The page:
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Jun 2018 | Leadership & Change Management

THE ROLE OF HUMAN RESOURCES IN THE EVOLVING MUNICIPAL WORKFORCE
PSD’S SLOANE SWEAZEY IN CONVERSATION WITH AMY SMITH, OXFORD COUNTY

As municipal workforces continue to evolve, the responsibility of Human Resources becomes ever more important. The most notable shifts – changing workforce demographics, mental health awareness, and external pressures such as transparency and accountability – can have significant impact on a municipality if the changes are not acknowledged and embraced. PSD sat down with Amy Smith, Oxford County’s Director of Human Resources, to discuss how exactly the workforce is changing and, most importantly, how municipalities can respond proactively.

 

“While everyone may have a leadership style that they naturally gravitate towards, as our workforce continues to change and evolve, it is more likely that a leader will find themselves having to adapt their leadership style based on a person or project that they are currently leading.” 

 

Can you begin by introducing yourself and your position at Oxford County?

I am the Director of Human Resources at Oxford County, which is an upper tier municipality with approximately 800 employees. I lead a team responsible for the full range of human resources services to our seven departments and manage five collective bargaining agreements. In the past few years, we have focused our efforts on developing HR programs under three key areas: talent management, effective leaders, and safe and healthy workplaces.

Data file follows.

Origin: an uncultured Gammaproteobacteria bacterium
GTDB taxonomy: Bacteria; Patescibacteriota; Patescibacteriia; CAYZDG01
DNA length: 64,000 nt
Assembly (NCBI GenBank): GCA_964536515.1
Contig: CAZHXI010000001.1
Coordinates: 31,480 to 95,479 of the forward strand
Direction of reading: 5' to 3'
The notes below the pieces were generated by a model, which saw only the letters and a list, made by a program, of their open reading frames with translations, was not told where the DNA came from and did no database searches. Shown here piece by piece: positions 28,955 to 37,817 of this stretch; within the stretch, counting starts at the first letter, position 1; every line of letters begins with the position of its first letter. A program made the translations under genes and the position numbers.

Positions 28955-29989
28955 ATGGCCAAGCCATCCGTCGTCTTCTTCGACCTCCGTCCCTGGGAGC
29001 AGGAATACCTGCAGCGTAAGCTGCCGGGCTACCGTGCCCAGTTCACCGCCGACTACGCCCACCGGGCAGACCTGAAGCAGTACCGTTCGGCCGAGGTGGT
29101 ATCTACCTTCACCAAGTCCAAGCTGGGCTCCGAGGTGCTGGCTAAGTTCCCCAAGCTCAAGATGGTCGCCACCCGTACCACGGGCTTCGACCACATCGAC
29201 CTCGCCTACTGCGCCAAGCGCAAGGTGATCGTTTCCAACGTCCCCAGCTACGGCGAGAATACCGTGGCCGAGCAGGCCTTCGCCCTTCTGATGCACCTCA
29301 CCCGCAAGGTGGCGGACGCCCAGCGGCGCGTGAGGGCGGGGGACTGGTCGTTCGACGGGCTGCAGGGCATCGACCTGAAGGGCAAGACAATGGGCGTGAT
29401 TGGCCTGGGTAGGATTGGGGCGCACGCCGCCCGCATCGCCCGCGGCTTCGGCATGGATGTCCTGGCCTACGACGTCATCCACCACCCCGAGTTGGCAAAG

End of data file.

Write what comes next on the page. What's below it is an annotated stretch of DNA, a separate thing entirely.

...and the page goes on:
What changes have you seen in the municipal sector regarding human resources management in the past couple of years?

We all know that municipalities exist to deliver essential public services to our citizens, which is achieved through critical infrastructure. However, it is essential we never lose sight of the fact that at the foundation of these services is our employees. Just as we invest in our roads and water systems, we must also invest in our people, and this is becoming more widely recognized as a priority across the municipal sector.

I am fortunate to lead the HR function in an organization that recognizes our people as a critical asset and even includes “attracting, retaining, and developing the highest quality staff” as a priority in our corporate strategic plan. With the changing demographics of our workforce and additional external pressures, programs such as succession planning and leadership development, are increasingly being viewed as priorities, as they truly are essential to maintaining our ability to achieve our strategic goals and objectives now and into the future. 

 

How has leadership changed in the municipal sector?

Municipalities are diverse and complex. I can think of few organizations who deliver such a wide array of services and employ such a diverse range of employees, while managing multiple collective bargaining agreements. Incorporating the regular changes that come our way (think projected retirements, legislative changes) and the requirement for competent and well-rounded leaders across the organization is no longer viewed as an option, but as a necessity.